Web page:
The Real Patriots Day
Patriot's Day commemorates the revolutionary Battles of Lexington and Concord on April 17th. It is not a federal holiday but rather a state holiday here in Massachusetts and Maine. (Maine was once a district of Massachusetts)
We learned in American history that this was the first conflict of the revolution and that the gunfire was known as "the shot that was heard around the world," a line taken from Ralph Waldo Emerson's poem, "Concord Hymn." It may not have been the first conflict but it certainly it was the first one with multiple and fatal causalities.
But on Sunday, February 26, 1775 another conflict was in progress. By then the colonists where already having "illegal" town meetings and stockpiling weapons and ammunition against the King's orders. On February 7th the military governor of Massachusetts, a General Thomas Gage declared the commonwealth to be in a high state of rebellion.
The people of Salem had acquired several cannon from a local military hero, a Colonel Pickering, of the French and Indian War. The British General, ordered a Colonel Alexander Leslie to capture these cannon.
On Saturday night they secretly sailed from Boston to Marblehead Neck. The next morning the King's "regulars" stayed below deck until they thought that the colonists were in church. The Sabbath day was a day of rest and worship and it was taken literally by the the Puritans. Church was an all day affair. When the King's "regulars" were confident they wouldn't be spotted they began to come ashore.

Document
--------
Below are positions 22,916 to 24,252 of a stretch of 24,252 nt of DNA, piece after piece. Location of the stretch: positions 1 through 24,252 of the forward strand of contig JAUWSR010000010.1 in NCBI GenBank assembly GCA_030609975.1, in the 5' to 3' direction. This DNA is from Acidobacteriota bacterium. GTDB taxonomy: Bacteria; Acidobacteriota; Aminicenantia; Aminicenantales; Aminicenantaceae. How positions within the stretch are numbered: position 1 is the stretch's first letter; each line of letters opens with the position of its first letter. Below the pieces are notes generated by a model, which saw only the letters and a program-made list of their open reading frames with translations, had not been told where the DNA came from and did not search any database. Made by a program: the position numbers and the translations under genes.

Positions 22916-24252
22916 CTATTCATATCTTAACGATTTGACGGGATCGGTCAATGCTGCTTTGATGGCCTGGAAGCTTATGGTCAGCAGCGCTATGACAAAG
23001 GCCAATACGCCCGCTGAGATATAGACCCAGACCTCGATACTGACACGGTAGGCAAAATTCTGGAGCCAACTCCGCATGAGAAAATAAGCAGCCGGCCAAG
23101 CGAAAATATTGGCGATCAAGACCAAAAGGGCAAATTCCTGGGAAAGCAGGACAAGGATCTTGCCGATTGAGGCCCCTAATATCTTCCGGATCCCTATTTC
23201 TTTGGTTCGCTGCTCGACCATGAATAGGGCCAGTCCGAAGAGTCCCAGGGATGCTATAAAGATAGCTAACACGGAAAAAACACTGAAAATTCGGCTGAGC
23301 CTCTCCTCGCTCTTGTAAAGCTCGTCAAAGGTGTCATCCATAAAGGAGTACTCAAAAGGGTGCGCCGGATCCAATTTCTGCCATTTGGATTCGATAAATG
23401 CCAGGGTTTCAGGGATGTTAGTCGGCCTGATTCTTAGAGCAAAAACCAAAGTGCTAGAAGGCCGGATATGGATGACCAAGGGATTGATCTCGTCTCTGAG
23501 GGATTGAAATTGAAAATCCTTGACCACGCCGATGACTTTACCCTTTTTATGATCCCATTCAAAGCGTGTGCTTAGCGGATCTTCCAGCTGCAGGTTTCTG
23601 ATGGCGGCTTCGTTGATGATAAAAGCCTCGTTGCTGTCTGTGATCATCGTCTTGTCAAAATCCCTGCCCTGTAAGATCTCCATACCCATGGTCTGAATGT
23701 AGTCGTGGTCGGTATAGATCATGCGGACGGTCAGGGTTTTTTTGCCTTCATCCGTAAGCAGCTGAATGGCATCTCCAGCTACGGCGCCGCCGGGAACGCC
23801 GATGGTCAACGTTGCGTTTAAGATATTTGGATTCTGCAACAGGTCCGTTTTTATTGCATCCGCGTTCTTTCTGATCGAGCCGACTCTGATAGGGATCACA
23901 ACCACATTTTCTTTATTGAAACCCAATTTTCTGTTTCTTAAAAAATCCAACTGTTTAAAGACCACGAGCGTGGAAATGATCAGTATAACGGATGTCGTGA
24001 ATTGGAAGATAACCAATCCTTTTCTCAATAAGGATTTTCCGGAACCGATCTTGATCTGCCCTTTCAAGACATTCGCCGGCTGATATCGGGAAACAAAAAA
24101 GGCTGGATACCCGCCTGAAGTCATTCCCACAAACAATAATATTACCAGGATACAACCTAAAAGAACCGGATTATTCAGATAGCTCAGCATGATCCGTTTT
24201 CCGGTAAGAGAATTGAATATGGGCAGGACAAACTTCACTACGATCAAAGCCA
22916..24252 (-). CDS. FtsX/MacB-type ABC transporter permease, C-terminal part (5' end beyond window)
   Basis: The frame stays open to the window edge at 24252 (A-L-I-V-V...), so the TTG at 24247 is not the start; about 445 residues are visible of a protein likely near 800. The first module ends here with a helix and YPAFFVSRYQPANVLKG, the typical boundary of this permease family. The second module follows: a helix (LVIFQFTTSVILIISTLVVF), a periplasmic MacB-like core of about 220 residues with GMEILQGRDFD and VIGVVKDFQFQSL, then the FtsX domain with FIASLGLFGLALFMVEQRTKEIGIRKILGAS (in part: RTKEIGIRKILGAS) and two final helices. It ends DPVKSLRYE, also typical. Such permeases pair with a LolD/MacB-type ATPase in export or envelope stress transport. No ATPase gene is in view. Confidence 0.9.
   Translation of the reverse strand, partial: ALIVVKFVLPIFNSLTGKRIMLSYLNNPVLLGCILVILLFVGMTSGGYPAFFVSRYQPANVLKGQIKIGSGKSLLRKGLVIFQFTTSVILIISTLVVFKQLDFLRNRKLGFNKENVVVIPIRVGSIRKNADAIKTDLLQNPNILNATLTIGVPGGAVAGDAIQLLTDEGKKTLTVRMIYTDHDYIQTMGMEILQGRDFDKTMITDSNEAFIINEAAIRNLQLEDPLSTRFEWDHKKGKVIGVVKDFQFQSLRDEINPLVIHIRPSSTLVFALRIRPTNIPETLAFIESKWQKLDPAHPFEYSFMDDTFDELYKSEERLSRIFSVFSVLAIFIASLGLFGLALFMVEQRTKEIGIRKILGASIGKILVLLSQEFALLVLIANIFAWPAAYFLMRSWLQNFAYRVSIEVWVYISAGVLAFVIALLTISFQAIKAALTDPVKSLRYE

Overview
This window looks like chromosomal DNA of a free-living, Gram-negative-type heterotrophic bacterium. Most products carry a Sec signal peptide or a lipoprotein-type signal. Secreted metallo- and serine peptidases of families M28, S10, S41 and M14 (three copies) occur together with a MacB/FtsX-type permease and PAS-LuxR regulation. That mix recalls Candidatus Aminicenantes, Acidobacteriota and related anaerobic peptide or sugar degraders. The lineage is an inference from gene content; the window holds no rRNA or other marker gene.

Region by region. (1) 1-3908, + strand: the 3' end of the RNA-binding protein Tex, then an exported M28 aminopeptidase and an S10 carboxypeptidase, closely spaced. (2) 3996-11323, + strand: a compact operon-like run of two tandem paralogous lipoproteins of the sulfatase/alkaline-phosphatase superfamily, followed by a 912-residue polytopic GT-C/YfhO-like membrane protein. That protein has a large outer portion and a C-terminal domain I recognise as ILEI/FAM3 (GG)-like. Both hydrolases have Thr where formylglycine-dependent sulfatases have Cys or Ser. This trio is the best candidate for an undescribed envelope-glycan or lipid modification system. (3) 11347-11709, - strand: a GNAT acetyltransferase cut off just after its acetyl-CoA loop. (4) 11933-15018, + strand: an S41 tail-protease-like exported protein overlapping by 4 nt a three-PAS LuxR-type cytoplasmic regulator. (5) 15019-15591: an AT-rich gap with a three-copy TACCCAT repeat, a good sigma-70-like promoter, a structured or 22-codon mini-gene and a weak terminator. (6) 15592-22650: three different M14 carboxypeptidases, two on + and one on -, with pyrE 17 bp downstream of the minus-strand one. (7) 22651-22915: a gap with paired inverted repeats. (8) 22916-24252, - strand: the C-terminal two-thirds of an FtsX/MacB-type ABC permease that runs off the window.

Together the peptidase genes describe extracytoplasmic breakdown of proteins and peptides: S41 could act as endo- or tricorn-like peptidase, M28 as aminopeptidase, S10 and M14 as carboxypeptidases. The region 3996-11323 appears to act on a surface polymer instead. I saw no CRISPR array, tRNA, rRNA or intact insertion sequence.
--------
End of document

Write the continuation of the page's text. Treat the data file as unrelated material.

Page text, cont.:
Once Commander Pedrick of the Marblehead Militia caught wind of what was going on he ordered church bells to be rung and rode to neighboring Salem to warn the citizens there. His ride was known widely as a "powder alarm." These alarms were basically a way to warn people of movements of the British troops. Paul Revere's ride to Lexington was one of these powder alarms.
When the troops marched into Salem, the cannons had already been moved and hidden under leaves in the woods of nearby Danvers. The North River bridge was raised to prevent them from marching further. When it appeared as though the troops would commandeer local boats to cross, the colonists used hatchets to scuttle them.
Colonel Leslie and his troops where getting agitated from the colonists taunting just across the river. Both sides tried to negotiate an agreement mediated by the local minister. In the process there was a scuffle and one colonist was injured by the point of a regular's bayonet.
Finally an agreement was made. The colonists would lower the bridge. In exchange the British troops would march only 20 rods further, not search for the cannons, then return to their ship.
This obscure event in American history is now known as Leslie's Retreat and is honored by a simple bronze plaque at the site of the original North River Bridge.